Representatives of the selected companies will meet 1,000 leaders from business, government and civil society at the World Economic Forum on the Middle East and North Africa at the Dead Sea in Jordan, on 19-21 May.
A vast majority of the 100 are building their business model, products and services on new technologies like artificial intelligence, blockchain, and satellite technology – pioneering a generational transformation in the Middle East and North Africa – while at the same time serving basic needs such as transportation, communication or payment processing. With the help of these companies, it is possible to order food home-cooked by refugees, teach children to code, get medical support online, make payments securely, or chat with bots in Arabic. In fact, many start-ups are closing region-specific gaps in services and products, for example by providing telehealth services in Arabic, curating Arabic news sources, using GPS to guide product deliveries or facilitating hotel reservations by phone when many users are not comfortable paying with credit cards online.
Investors in the region have noticed and are eager to get involved. “You can see the impact and ingenuity of Arab start-ups everywhere in the Arab world. We see impressive momentum and – with sovereign wealth funds and traditional family businesses – the emergence of a whole new type of venture capitalist. For me, this is the biggest underreported story in the region,” said Mirek Dusek, Head of Middle East and North Africa at the World Economic Forum.
Entrepreneurs will be joining the World Economic Forum on the Middle East and North Africa from host country Jordan and from all economies of the region: Algeria, Bahrain, Egypt, Iraq, Kuwait, Lebanon, Libya, Morocco, Oman, Palestine, Qatar, Saudi Arabia, Syria, Tunisia, the United Arab Emirates and Yemen. Many of the businesses have been founded under the most challenging circumstances – including Arabic voice-recognition software developed in Syria, the first e-mobile wallet in Libya, a labour marketplace in Yemen and mobile games produced by a team in Gaza. While the initiative seeks start-ups specifically in the Arab world, given the clear entrepreneurship imperative there, the meeting will also integrate select international start-ups from the US, France, Israel and elsewhere.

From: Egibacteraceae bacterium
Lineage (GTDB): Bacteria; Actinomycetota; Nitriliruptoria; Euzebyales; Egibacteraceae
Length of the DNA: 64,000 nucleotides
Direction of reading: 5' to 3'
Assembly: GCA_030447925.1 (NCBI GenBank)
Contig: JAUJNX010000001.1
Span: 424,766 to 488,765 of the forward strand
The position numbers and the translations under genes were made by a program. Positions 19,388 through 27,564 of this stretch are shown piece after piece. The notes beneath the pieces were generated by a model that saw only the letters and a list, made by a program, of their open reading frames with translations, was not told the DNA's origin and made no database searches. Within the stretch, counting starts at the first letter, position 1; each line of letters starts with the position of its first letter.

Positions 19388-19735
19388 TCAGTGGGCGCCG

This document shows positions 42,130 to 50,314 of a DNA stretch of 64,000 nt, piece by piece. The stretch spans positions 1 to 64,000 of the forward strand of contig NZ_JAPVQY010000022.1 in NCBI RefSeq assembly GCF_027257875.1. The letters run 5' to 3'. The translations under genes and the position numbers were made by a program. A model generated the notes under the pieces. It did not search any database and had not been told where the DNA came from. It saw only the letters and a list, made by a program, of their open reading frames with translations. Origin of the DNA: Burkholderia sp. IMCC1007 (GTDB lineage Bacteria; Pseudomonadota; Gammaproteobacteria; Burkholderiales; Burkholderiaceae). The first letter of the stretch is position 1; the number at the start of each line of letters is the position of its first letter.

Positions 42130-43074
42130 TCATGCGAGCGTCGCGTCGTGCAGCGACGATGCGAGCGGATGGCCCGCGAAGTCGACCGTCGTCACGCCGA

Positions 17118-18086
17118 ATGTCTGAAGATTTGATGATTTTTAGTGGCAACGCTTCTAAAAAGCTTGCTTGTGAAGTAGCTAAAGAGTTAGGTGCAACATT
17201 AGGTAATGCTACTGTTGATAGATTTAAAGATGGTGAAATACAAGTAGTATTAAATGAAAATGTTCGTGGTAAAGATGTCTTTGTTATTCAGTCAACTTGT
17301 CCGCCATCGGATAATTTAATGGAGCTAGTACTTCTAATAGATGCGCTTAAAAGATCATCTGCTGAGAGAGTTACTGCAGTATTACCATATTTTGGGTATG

"It’s refreshing to hear the stories of entrepreneurs in the Middle East and North Africa who are talking about hope, opportunities and are creating jobs for young people,” said Philippe Le Houérou, IFC Chief Executive Officer. “The region needs peace and security. It also needs a vibrant private sector – with dynamic entrepreneurs leading the way – to help create inclusive and sustainable growth.”
The members of the selection committee are Fadi Ghandour, Chairman, Wamda, UAE; Karim Kawar, President, Kawar Group, Jordan; Ahmed Alfi, Chairman, Flat6Labs, Egypt; Alexi Valls Chief Executive Officer, Mobile World Capital, Barcelona; Mouayed Makhlouf, Regional Director, MENA, IFC, Cairo; Atul Mehta, Director, Telecom, Media, Tech & Venture Investing, IFC, Washington D.C.; Mirek Dusek, Head of Middle East and North Africa, World Economic Forum, Geneva; Alan Marcus, Head of IT, Telecom, Entertainment, World Economic Forum, New York; Chris Schroeder, Advisor & Venture Investor, USA; and Hala Fadel, Managing Partner, Leap Ventures, Lebanon.
The World Economic Forum on the Middle East and North Africa is taking place at the Dead Sea in Jordan on 19-21 May. With the full support and presence of Their Majesties King Abdullah II and Queen Rania Al Abdullah, this year marks the Forum’s ninth meeting in Jordan and the 16th meeting in the region. More than 1,000 business and political leaders and representatives from civil society, international organizations, youth and the media from over 50 countries will participate under the theme, Enabling a Generational Transformation.